Communications failures led to "major" mistakes in the operation to rescue a Dunedin fisherman whose boat was engulfed by flames, a debriefing has found.

Port Chalmers recreational fisherman and marine search and rescue adviser Warren Lewis was forced to run his burning boat aground in an isolated bay near Heyward Point in September last year.

He was eventually winched to safety by the Otago Regional Rescue Helicopter, suffering from cold and smoke inhalation, more than an hour later.

Police initially denied making mistakes during the rescue, despite criticism at the time, but documents released to the Otago Daily Times following a police-led debriefing outlined a series of failures.


That included initially telling the rescue helicopter to head to the wrong location, further south in the Catlins, and then sending it back to base when Lewis was still stranded on the rocky beach waiting for rescue.

Police also failed to notify Coastguard Dunedin about the developing incident to begin with, leading to a delay in its response, the documents showed.

The mistakes were described as "major errors" by Senior Sergeant Brian Benn, the police southern district SAR co-ordinator, in an email to other senior police following the operation.

Yesterday, he stood by the comment, saying the problems stemmed from a communications breakdown between would-be rescuers and police staff co-ordinating the response from Christchurch.

"It wasn't the perfect operation, that was for sure, but I don't think I've ever run the perfect operation.

"It's just the nature of the beast," he said.

Lewis, contacted at home, said he remained "extremely concerned" by the way the rescue had unfolded, and the outcome could have been much worse.

It was a point emphasised by a Fire Service representative during the debriefing, who told participants they were "fortunate we are discussing a debrief and not appearing in a coroner's court", Lewis said.


"I think that was a very telling comment.

"All indications are that police comms [communications] in Christchurch failed miserably in co-ordinating or handing over the search to Dunedin rescue organisations."

The debriefing documents showed Lewis' initial radio distress call was picked up at Port Otago's harbour control and relayed to police communications staff, co-ordinating the response from Christchurch, at 11.54am.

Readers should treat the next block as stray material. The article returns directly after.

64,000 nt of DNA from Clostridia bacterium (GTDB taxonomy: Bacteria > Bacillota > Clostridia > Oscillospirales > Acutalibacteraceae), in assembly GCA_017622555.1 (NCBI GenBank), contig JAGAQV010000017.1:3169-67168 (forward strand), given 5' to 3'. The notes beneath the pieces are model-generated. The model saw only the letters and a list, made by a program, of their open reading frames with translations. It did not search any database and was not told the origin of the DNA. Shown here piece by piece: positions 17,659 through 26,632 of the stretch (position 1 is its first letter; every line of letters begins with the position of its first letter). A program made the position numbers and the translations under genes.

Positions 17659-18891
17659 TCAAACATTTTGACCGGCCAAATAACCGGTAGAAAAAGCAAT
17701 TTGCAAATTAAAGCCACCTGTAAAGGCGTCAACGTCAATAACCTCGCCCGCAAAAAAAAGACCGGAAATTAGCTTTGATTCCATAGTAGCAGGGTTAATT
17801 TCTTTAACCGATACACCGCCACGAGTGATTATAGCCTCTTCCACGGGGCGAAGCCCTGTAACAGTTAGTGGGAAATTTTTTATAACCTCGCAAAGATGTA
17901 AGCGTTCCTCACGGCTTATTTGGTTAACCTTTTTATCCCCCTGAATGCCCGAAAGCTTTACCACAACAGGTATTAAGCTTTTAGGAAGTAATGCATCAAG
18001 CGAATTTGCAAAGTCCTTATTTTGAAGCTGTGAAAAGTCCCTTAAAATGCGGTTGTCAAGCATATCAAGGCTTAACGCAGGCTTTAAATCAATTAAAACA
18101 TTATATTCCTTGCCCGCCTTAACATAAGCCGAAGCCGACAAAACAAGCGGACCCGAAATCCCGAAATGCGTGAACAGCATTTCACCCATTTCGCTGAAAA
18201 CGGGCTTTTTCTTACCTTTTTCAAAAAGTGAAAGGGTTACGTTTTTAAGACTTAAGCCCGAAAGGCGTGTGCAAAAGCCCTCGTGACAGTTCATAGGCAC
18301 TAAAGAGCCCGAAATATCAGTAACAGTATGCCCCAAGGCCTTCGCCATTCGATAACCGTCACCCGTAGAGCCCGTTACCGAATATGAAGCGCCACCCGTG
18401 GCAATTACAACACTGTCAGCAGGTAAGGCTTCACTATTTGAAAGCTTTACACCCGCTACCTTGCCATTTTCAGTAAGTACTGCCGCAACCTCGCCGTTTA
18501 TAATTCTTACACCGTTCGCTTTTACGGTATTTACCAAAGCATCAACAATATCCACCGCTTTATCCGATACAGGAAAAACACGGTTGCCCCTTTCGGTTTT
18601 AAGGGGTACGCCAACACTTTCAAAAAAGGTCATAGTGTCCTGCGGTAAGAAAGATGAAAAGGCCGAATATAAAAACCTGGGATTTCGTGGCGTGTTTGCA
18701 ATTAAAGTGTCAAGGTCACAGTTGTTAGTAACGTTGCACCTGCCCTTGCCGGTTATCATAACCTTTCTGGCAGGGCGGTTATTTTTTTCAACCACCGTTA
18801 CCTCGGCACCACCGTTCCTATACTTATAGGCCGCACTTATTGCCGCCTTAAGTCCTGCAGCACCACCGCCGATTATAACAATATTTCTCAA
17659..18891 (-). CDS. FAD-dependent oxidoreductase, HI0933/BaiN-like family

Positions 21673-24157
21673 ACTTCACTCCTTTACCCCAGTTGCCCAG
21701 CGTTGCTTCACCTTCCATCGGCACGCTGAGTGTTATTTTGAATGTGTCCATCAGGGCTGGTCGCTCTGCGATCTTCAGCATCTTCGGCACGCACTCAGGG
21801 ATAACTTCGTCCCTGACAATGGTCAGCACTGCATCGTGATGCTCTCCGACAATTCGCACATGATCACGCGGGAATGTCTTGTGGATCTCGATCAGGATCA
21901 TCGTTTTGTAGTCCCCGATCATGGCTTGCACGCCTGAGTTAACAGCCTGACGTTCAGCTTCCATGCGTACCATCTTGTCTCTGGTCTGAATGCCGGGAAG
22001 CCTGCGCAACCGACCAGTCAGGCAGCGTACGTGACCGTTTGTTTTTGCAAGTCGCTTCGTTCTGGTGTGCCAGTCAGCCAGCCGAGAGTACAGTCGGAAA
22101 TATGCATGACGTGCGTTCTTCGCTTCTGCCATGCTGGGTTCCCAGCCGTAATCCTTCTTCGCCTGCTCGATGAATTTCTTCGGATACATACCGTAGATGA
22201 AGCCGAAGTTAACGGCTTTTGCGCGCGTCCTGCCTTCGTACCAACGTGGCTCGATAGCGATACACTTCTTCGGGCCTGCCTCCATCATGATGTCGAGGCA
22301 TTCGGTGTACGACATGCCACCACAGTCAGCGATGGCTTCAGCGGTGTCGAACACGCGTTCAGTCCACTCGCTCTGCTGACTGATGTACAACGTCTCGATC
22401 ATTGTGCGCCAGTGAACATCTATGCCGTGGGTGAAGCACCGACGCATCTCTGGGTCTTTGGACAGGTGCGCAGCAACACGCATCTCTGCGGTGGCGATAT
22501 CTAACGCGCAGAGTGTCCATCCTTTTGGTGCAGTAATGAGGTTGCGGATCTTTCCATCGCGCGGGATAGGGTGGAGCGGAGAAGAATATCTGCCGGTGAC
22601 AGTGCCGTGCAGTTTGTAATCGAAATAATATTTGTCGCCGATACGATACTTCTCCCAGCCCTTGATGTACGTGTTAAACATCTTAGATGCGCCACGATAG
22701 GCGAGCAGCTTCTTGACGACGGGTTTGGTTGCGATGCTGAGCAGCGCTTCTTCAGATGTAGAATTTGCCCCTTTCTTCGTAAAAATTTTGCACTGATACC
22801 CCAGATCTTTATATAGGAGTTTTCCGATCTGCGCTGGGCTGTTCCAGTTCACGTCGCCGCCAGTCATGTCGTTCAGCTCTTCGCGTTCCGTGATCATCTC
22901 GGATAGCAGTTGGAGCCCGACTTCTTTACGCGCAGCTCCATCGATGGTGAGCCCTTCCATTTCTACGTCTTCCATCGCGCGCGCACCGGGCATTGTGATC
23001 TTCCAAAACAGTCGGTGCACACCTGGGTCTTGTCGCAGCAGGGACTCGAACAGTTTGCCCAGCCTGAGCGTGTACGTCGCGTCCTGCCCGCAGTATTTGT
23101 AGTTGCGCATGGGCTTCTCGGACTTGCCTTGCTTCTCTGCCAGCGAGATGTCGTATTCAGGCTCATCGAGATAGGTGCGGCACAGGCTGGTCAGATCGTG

The rescue helicopter was initially told to head to Haywards Point, in the Catlins, before the location was corrected to Heyward Point, just north of Otago Harbour, eight minutes later.

Then, when reports came in that Lewis had made it to shore and was safe, the helicopter was stood down at 12.09pm.

At 12.57pm, the helicopter was sent again, after it became clear Lewis could be reached only by air or sea. He was finally winched aboard at 1.16pm.

Police have blamed communications failures for
Police have blamed communications failures for "major'' mistakes in the rescue of Port Chalmers fisherman Warren Lewis. Photo / Stephen Jaquiery

Benn told the ODT the mistakes turned out not to be "as important as [they] could have been on another job, where there was a rescue still to be carried out".

He did not want to be "overly critical" of police communications staff, but mistakes had been made, in part due to reliance on "third-hand" information.

That included believing Lewis was safe when he made it to shore, when in fact he was injured and ''in a very remote location''.

"He wasn't actually in a safe place at that stage," Benn said.

In total, the debrief had identified 10 areas for improvement. Most had already been acted upon, Benn said.

That included ensuring incident locations were checked with the Rescue Co-ordination Centre New Zealand, which "would have told them, right there and then, and this job is over here, rather than over there", he said.

Police communications staff had also been reminded it was "best practice" not to stand a rescue helicopter down too soon, he said.

"We certainly reinforced that. That should never happen."

Benn said his new role overseeing the southern district meant he was not directly involved in Lewis' rescue, but he had taken part in the debriefing that followed.

The most significant errors had occurred early in the incident, before Dunedin rescuers became involved, he believed.

"Probably the only thing [Dunedin rescuers] did wrong was talk too much [on the radio].

"But that's a whole lot of enthusiastic people trying to help Warren," Benn said.